ehold! that very discontentment which Master Hugh had predicted would follow my learning to read had already come, to torment and sting my soul to unutterable anguish. As I writhed under it, I could at times feel that learning to read had been a curse, rather than a blessing. It had given me a view of my wretched condition, without the remedy. It opened my eyes to the horrible pit, but to no ladder upon which to get out. In moments of agony, I envied my fellow-slaves for their stupidity. I have often wished myself a beast. I preferred the condition of the meanest reptile to my own,--any thing, no matter what, to get rid of thinking! It was this everlasting thinking of my condition that tormented me. There was no getting rid of it."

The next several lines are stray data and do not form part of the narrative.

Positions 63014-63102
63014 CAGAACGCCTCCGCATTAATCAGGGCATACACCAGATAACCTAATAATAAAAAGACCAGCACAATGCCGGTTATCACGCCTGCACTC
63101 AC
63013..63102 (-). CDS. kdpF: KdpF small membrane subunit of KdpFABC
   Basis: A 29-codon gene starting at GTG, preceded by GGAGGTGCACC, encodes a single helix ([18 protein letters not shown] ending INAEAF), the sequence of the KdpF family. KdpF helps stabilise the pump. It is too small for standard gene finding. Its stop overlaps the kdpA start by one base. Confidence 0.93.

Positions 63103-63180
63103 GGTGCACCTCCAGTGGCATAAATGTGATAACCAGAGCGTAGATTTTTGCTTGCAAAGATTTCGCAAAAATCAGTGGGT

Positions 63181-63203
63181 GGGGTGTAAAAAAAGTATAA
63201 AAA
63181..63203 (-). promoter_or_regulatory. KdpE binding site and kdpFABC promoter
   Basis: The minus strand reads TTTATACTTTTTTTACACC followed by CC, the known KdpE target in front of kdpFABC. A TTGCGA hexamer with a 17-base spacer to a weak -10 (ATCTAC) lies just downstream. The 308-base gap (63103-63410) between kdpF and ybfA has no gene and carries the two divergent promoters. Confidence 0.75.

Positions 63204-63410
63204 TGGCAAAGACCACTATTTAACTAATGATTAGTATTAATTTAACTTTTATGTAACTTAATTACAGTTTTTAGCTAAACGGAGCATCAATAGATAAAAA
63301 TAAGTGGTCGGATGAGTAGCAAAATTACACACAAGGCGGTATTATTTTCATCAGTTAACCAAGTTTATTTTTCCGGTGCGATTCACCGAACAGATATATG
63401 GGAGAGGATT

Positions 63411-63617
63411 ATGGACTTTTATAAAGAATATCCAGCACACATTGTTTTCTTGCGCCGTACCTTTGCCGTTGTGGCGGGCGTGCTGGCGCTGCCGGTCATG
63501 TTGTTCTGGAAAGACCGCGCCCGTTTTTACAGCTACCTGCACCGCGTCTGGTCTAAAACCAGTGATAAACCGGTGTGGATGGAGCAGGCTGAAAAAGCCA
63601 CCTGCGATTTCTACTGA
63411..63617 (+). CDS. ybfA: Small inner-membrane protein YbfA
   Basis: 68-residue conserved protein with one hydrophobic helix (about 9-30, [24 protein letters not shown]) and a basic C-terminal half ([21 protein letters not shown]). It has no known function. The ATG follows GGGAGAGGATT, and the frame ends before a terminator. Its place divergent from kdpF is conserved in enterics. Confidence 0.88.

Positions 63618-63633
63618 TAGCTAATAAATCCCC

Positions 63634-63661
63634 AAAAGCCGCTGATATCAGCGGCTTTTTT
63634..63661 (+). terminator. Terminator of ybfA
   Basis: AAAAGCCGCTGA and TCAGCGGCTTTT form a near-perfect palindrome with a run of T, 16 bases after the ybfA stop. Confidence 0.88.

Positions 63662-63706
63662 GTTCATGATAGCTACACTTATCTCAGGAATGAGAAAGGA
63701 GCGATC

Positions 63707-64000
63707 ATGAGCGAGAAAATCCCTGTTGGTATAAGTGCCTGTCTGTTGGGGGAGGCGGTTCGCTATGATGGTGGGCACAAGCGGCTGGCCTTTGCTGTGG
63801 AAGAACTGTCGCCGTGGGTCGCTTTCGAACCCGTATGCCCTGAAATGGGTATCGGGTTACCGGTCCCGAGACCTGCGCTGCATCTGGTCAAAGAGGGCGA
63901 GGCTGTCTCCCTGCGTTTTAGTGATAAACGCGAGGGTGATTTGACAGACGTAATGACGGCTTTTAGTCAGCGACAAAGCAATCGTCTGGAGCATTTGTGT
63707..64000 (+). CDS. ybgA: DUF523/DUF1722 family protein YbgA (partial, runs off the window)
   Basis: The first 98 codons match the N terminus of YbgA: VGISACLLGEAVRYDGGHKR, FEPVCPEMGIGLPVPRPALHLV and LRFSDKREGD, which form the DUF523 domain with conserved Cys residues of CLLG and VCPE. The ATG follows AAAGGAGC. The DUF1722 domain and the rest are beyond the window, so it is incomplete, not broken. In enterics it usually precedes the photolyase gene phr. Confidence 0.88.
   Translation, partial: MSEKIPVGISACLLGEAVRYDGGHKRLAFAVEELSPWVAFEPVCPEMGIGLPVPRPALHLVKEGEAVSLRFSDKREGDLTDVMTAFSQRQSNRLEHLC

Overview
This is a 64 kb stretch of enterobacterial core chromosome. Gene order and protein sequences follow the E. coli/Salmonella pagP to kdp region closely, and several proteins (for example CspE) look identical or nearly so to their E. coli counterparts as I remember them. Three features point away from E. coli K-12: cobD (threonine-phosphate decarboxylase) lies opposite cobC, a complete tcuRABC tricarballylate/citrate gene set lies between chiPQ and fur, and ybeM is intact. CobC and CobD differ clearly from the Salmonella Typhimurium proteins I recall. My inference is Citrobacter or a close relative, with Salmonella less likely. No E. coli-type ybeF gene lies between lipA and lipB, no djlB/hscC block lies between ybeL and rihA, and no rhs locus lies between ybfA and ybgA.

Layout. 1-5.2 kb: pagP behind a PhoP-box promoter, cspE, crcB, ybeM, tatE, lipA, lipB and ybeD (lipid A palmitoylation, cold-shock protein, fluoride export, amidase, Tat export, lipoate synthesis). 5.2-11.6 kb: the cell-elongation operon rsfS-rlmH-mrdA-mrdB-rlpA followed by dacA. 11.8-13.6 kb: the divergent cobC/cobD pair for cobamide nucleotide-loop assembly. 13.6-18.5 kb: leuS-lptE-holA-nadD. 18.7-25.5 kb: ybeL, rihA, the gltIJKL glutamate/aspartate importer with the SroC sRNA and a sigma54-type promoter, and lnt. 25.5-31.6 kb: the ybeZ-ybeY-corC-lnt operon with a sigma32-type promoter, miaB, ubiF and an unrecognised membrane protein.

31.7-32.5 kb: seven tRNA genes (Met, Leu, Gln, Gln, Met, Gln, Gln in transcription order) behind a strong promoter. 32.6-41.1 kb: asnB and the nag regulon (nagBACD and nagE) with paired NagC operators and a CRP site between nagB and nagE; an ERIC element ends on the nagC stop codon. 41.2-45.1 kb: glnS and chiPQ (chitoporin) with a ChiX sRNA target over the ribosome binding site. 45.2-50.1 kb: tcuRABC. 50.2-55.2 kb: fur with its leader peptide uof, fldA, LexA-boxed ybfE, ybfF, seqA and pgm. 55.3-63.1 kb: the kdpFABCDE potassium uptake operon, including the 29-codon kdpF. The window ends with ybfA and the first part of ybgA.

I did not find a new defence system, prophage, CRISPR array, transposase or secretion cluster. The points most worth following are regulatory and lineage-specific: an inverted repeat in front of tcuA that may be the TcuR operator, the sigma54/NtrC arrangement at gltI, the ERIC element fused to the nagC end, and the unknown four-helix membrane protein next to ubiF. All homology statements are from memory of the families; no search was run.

As a necessary result of his learning to read, Douglass loathed slavery, and detested his enslavers. If he had never read, his eyes would never have been fully opened to the extent of his wrongs; and what is true of him is true of all other slaves. Any slave who can